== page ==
The Vernacular, the Modern and the Useful: Science Versus the 'Ulemā' in the Eighteenth-Century Ottoman Empire
September 25, 2014 from 2:30pm-4:00pm EST
CCAS Boardroom (ICC 241), Georgetown University, Washington, DC
Speaker: Asst. Prof. B. Harun Küçük, University of Pennsylvania
Co-Sponsored by: Georgetown University School of Foreign Service, Center for Eurasian, Russian and East European Studies
Download PosterThis talk focuses on anti-'ulemā' rhetoric in eighteenth-century Ottoman naturalistic texts. The historical analysis of Ottoman science has generally privileged the 'ālim and the medrese and, remained within the bounds of medieval categories such as the rational and the transmitted sciences. Yet, a number of Ottoman naturalists of the eighteenth century operated outside the knowledge profession and, deployed the vocabulary of practice, expertise, usefulness and experience in an effort to seize epistemic authority from the 'ulemā'. Many authors from Hayatizade Mustafa Feyzi to İbrahim Müteferrika targeted the intellectual traditions of Islam, while others, such as Ömer Şifai and Abbas Vesim, weaved a social critique of 'ulemā' privilege into their works.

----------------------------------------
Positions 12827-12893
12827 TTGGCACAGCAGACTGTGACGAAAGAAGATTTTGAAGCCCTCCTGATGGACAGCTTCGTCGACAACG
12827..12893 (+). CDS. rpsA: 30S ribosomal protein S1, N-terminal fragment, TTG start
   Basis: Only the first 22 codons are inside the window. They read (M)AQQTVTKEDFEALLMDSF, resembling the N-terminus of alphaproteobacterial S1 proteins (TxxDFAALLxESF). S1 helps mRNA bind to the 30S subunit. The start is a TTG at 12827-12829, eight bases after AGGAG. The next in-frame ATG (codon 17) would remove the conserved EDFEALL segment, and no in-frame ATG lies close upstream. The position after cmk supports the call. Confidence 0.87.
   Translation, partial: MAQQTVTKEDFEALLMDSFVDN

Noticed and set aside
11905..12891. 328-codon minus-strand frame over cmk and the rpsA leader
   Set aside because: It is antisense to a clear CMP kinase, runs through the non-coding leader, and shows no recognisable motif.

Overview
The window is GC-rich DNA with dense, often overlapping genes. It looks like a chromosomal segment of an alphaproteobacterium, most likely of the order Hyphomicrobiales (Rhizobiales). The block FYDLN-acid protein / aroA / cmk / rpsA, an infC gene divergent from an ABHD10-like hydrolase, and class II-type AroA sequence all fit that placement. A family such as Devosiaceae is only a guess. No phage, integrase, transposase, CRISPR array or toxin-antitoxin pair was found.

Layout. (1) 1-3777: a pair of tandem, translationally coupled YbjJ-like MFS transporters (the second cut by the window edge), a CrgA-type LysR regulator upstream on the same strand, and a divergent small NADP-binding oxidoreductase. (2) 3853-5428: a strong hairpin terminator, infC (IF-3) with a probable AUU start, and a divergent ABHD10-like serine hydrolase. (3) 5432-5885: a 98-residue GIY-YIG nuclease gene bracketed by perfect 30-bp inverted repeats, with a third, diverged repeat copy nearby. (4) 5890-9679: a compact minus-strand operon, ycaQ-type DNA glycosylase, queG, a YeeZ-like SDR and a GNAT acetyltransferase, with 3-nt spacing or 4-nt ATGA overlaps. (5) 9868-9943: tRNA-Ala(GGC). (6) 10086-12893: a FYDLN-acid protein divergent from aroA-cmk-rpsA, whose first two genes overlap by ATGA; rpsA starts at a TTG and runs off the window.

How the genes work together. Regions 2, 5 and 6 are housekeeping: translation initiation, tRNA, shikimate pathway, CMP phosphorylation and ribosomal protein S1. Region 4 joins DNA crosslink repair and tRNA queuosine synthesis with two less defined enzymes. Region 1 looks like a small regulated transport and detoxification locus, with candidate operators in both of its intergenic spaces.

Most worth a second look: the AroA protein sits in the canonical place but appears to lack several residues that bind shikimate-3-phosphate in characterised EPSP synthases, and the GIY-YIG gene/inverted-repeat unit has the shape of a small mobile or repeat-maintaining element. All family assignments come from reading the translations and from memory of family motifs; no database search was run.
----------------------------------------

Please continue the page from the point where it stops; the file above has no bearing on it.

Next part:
Dr. Küçük is a historian of science, a 2012 Ph.D. graduate of the University of California, San Diego. He received a 2005 M.A. from Sabanici University, İstanbul, and a 2003 B.A. from St John's College, Annapolis. Currently, he is an assistant professor in the Department of History and Sociology of Science at the University of Pennsylvania. In 2012-2013, Küçük was a lecturer at Şehir University, İstanbul. Since 2013 has been a post-doctoral fellow at the Max Planck Institute for the History of Science in Berlin. Küçük is an accomplished scholar who does creative and serious work on the history of science in the early modern Ottoman Empire. His dissertation, "The early Enlightenment in İstanbul," won the 2013 Chancellor's Dissertation Medal for Best Dissertation in Arts & Humanities from the University of California, San Diego.
A Light Lunch will be served.